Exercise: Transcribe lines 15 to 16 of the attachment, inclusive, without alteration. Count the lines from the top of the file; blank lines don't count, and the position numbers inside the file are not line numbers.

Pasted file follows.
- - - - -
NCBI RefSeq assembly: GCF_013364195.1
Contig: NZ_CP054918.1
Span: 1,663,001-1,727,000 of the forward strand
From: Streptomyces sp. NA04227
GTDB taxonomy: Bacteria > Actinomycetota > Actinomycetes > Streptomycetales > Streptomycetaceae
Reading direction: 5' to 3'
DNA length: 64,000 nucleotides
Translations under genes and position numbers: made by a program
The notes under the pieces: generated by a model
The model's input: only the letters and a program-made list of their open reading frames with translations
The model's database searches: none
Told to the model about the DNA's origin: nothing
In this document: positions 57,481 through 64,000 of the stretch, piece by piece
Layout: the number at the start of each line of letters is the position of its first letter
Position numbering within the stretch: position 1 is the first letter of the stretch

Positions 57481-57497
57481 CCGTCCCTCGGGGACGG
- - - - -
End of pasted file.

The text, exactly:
Position numbering within the stretch: position 1 is the first letter of the stretch

Positions 57481-57497